As I first entered the museum art exhibit, I noticed the peaceful ambiance, the soft glow on the artwork, the fresh open space, and the bright walls of the museum that I absolutely loved. The openness of the wings is what appealed to me the most and how each artwork had special lighting to accent the work. The lighting was what I loved the most, it really allowed a nice atmosphere in the exhibit. In this picture, I am standing with the sculpture by Frank Stella, it is an abstract work that serves to portray a wonderful arrangement of shapes and colors. I love abstract art like this and having this as the beginning of my tour was a wonderful aspect to it. The tour itself was a very calming experience.
This art work is an oil painting on canvas by Jesus Guerrero Galvan. In this painting, there are two children depicted with bright smooth colors. The reason that this painting stood out to me above others was the sleek, realistic style the painter used to create this masterpiece. Out of all the other paintings that had a messy, creative, brush-stroke style of oil painting, this painting had a very smooth realism to it. It made me feel very good about how this artist wanted to express his uniqueness through realistic art. It made me realize that there are wonderful artists in the Hispanic society and rather than assuming that all master works came from Europe, there are prominent artists in other countries.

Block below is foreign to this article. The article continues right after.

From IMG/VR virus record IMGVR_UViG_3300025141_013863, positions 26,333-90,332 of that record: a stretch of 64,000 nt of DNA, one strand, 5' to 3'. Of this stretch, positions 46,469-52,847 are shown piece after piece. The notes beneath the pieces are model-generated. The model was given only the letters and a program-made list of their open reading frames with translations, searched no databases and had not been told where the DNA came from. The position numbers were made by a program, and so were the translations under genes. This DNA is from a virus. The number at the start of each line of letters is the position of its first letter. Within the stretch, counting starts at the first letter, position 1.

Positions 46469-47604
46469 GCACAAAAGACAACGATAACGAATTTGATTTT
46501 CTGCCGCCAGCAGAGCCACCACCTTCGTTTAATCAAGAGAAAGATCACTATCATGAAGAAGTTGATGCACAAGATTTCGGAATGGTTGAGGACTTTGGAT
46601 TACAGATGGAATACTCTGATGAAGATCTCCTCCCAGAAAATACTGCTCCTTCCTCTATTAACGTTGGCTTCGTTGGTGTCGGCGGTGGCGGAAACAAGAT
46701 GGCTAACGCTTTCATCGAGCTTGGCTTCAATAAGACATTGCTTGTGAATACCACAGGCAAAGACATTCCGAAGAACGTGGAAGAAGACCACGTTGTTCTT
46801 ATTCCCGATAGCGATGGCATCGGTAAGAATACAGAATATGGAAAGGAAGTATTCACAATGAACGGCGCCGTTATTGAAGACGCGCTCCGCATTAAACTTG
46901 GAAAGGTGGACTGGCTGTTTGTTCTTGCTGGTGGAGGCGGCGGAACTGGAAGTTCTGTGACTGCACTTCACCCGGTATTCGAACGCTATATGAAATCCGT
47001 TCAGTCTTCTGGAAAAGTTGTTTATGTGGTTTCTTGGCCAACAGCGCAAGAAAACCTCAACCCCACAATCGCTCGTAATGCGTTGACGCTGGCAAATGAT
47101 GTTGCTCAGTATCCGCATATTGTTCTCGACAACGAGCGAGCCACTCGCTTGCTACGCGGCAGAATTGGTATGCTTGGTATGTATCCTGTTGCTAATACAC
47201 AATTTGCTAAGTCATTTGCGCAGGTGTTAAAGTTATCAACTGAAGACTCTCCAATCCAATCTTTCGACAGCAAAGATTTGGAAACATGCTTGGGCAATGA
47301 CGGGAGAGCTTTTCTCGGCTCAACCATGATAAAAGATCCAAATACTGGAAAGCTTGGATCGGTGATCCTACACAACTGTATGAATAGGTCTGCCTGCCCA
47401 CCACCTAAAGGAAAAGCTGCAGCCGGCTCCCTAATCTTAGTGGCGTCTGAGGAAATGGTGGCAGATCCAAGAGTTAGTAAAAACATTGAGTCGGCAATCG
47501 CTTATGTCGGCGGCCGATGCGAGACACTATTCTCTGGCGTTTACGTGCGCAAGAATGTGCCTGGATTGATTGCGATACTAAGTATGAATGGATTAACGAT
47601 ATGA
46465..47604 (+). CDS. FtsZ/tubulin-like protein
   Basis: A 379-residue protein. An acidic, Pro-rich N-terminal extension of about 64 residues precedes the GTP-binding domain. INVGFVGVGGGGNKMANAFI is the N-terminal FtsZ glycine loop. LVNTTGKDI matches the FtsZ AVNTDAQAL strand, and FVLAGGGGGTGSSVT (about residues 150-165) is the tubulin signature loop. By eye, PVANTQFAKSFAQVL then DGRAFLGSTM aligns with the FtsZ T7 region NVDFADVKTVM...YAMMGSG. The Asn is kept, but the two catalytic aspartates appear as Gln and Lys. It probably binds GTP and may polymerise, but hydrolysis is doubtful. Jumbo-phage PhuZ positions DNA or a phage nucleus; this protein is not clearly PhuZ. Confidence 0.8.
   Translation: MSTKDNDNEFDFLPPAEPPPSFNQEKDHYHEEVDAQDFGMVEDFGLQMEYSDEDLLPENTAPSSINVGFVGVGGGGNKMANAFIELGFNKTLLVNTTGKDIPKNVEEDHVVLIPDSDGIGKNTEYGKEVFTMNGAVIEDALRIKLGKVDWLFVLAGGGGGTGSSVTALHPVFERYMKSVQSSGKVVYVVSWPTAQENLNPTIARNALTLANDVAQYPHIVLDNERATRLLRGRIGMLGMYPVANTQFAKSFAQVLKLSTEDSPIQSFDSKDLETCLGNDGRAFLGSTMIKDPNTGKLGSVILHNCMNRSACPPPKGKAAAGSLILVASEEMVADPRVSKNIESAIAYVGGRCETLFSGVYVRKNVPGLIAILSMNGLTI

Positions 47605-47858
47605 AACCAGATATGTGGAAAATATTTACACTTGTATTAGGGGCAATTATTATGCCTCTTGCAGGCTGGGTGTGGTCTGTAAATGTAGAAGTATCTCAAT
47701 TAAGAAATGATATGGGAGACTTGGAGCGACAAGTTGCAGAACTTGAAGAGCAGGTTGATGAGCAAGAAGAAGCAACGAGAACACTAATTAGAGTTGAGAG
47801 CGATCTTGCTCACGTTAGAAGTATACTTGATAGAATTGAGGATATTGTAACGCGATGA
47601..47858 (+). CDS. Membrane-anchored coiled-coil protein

As I walked through the halls and wings of the museum, I came across this portrait of workers. This painting is made through tempera on plaster by Boardman Robinson and it depicts immigrant workers at an excavation site. This artist wanted to illustrate how hard immigrants had to work in his time period and wanted to show his heritage and value of hard work. I am an immigrant myself and one of my core values is diligence, persistence, change, and self-growth, all traits that are prominent in the immigrant population. I value the need to work hard to achieve one's dream and it made me feel proud to have gone through hardships as well as success so that I may improve myself and work harder to actualize my vision. This painting serves to prove the workmanship of Robinson's people as well as my people.
As I walked through the last parts of the exhibit, I encountered an Ancient Korea Wing. I am a native South Korean and seeing this made me feel very happy. This particular sculpture is the Buddha, or Bodhisattva from Ancient Korea, Joseon Dynasty Era. Although I am not Buddhist, I realized that this symbol gives people hope, wisdom, spirit, and enlightenment. As we all fight for a Good Life, this sculpture reminded me of how its purpose is the enable us to have the strength and wisdom to achieve our version of the Good Life through joy and livelihood. It also represents the theme of Embodying the Good Life and Celebrating the Good Life. All in all, the sculpture provides an appreciation for the spiritual and emotional aspects of many people's life.
Zandvoort: 1981 by Frank Stella born 1936 Gift of Martin Z. Margulies
Dos Ninos: 1948 by Jesus Guerrero Galvan born 1910 Museum Purchase
Excavation: 1926 by Boardman Robinson born 1876 Gift of Kraushaar Galleries
Seated Bodhisattva: 17th Century from Joseon Dynasty Gift of Michael and Donna Singer